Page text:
Speaking at the farm of Joe Del Bosque in Los Banos, Calif., Obama said his administration's assistance for the parched state would include accelerating $100 million from the farm bill to help ranchers, allocating $15 million more on top of the $20 million given hard-hit communities last week, directing the Interior Department "to use its existing authorities, where appropriate, to give water contractors flexibility to meet their obligations," and ordering all federal facilities in California "to take immediate steps to curb their water use, including a moratorium on water usage for new, non-essential landscaping projects."
"As anybody in this state could tell you, California's living through some of its driest years in a century," the president said. "Right now, almost 99 percent of California is drier than normal -- and the winter snowpack that provides much of your water far into the summer is much smaller than normal.
"While drought in regions outside the West is expected to be less severe than in other years, California is our biggest economy, California is our biggest agricultural producer, so what happens here matters to every working American, right down to the cost of food that you put on your table."
Obama urged Congress "work through some of the concerns" expressed about a bipartisan drought bill offered Sens. Dianne Feinstein and Barbara Boxer, both D-Calif., and others to "make sure that we're getting some short-term relief to folks, but also long-term certainty for people who are going to be harmed by this drought."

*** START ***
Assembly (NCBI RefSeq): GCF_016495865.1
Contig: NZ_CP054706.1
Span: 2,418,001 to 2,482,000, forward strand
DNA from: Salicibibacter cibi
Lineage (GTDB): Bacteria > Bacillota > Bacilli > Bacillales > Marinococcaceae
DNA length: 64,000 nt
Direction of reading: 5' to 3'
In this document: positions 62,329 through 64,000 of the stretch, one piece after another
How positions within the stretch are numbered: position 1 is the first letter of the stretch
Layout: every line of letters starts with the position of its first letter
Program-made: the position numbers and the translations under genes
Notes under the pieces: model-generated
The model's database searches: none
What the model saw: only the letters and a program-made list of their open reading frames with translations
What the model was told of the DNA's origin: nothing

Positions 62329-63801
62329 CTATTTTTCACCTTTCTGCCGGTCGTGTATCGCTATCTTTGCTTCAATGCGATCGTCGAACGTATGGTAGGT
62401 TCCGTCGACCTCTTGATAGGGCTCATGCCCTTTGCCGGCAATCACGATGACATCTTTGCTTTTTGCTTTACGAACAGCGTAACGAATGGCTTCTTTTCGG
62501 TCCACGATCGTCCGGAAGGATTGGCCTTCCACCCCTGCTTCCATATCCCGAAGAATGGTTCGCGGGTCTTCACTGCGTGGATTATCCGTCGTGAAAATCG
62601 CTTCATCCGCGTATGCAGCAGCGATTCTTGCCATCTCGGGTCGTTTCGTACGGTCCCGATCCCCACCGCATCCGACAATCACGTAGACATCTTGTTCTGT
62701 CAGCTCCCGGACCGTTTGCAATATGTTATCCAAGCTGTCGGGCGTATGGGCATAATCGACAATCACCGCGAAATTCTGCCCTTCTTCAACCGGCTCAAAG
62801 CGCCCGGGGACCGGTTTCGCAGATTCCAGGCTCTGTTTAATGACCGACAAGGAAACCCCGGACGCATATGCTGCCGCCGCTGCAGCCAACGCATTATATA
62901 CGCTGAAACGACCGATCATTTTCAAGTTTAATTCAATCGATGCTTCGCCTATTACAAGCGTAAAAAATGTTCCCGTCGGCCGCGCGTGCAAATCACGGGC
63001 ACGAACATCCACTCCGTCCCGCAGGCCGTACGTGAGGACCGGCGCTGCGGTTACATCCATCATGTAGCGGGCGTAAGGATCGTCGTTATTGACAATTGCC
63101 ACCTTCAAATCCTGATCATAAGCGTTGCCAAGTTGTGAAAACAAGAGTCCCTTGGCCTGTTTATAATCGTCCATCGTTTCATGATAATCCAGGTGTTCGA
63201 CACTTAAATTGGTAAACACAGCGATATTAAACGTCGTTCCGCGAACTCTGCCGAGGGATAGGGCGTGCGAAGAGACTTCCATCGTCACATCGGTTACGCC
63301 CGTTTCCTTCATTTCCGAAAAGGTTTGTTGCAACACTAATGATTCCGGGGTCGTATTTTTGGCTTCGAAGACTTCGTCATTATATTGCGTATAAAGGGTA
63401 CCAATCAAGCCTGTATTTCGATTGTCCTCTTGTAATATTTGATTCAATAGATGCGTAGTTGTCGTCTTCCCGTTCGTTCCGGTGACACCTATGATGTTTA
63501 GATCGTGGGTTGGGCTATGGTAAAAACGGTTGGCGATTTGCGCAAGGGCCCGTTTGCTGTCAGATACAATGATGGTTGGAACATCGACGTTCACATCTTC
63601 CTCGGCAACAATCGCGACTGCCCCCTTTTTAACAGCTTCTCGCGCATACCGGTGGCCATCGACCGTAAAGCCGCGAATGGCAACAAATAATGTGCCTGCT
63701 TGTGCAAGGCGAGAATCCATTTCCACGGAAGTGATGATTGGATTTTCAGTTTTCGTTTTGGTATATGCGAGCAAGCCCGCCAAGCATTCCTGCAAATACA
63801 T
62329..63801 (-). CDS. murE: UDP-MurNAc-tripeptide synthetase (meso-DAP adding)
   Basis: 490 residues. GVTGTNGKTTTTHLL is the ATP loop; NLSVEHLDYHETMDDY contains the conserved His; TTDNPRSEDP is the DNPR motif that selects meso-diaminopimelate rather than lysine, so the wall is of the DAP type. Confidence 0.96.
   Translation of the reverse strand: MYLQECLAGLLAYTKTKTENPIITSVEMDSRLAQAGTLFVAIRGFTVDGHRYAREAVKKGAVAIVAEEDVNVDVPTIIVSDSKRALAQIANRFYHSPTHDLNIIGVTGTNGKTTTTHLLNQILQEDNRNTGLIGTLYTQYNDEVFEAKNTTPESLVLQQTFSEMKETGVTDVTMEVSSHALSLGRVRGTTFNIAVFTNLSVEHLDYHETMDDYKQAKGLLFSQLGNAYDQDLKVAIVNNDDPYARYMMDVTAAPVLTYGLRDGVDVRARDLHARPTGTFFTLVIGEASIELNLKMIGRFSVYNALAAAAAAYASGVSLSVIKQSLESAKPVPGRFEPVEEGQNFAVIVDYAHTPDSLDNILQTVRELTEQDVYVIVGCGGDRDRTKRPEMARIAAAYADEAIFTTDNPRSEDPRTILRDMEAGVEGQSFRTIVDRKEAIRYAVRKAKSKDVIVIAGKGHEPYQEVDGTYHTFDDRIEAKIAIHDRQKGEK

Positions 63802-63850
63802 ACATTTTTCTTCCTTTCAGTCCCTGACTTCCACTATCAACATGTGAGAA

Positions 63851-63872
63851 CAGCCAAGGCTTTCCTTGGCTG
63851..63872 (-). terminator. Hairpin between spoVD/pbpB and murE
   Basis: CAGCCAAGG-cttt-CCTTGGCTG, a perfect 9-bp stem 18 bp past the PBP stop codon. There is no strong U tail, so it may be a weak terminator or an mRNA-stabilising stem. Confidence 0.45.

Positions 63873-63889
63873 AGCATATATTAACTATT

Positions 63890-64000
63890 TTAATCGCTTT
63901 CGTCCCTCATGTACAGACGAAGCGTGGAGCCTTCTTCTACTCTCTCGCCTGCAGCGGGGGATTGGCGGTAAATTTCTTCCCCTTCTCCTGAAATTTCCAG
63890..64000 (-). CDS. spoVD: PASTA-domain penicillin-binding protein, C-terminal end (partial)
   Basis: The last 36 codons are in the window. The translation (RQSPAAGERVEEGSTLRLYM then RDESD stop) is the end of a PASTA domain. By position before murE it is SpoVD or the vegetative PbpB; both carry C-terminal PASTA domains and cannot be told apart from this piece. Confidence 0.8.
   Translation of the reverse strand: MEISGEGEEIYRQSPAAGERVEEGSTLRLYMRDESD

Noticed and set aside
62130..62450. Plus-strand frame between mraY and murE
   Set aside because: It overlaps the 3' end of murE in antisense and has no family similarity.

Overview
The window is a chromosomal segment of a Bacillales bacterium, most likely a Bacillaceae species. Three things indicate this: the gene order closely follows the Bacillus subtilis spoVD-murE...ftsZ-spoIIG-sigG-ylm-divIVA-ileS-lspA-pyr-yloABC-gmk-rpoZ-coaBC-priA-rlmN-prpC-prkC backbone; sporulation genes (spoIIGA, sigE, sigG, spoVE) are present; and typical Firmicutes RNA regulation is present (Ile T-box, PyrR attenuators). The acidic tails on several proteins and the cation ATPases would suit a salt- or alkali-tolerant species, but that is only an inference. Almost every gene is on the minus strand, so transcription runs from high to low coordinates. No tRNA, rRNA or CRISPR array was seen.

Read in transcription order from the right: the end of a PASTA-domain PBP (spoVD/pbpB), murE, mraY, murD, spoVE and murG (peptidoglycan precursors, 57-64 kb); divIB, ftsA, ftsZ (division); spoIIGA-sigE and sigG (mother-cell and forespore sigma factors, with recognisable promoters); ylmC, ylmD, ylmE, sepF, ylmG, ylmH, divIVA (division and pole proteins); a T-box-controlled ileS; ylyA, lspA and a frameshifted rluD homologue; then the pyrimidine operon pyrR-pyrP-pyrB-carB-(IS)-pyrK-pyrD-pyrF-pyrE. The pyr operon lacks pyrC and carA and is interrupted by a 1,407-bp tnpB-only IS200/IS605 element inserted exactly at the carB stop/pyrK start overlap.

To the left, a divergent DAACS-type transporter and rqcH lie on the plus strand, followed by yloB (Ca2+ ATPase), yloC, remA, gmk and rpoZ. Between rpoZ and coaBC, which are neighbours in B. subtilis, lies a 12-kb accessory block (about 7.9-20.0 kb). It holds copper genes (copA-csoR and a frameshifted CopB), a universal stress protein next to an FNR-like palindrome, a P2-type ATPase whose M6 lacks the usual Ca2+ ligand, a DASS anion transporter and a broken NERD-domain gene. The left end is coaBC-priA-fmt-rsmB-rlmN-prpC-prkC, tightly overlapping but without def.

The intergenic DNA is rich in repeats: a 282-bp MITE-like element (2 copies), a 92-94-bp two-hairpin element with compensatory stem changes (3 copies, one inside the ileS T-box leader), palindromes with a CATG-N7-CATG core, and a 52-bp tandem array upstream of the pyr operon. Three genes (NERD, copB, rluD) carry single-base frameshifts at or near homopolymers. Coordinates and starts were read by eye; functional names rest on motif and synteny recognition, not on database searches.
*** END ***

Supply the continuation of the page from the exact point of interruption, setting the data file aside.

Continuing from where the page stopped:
Obama said the drought is a sample of what's to come with global warming.
"Unless and until we do more to combat carbon pollution that causes climate change, this trend is going to get worse," he said. "And the hard truth is even if we do take action on climate change, carbon pollution has built up in our atmosphere for decades.
"The planet is slowly going to keep warming for a long time to come. So we're going to have to stop looking at these disasters as something to wait for; we've got to start looking at these disasters as something to prepare for, to anticipate, to start building new infrastructure, to start having new plans, to recalibrate the baseline that we're working off of.
"And everybody, from farmers to industry to residential areas, to the north of California and the south of California and everyplace in between, as well as the entire Western region are going to have to start rethinking how we approach water for decades to come."
California received record low snow and rainfall this winter after suffering from a record drought last year and a moderately dry 2012.
State officials announced two weeks ago they would, for the first time, cut off the water to local agencies serving 25 million residents and about 750,000 acres of farmland.
Seventeen rural communities providing water to 40,000 people are in danger of running out within 60 to 120 days, and state officials say that number is likely to rise in the months ahead.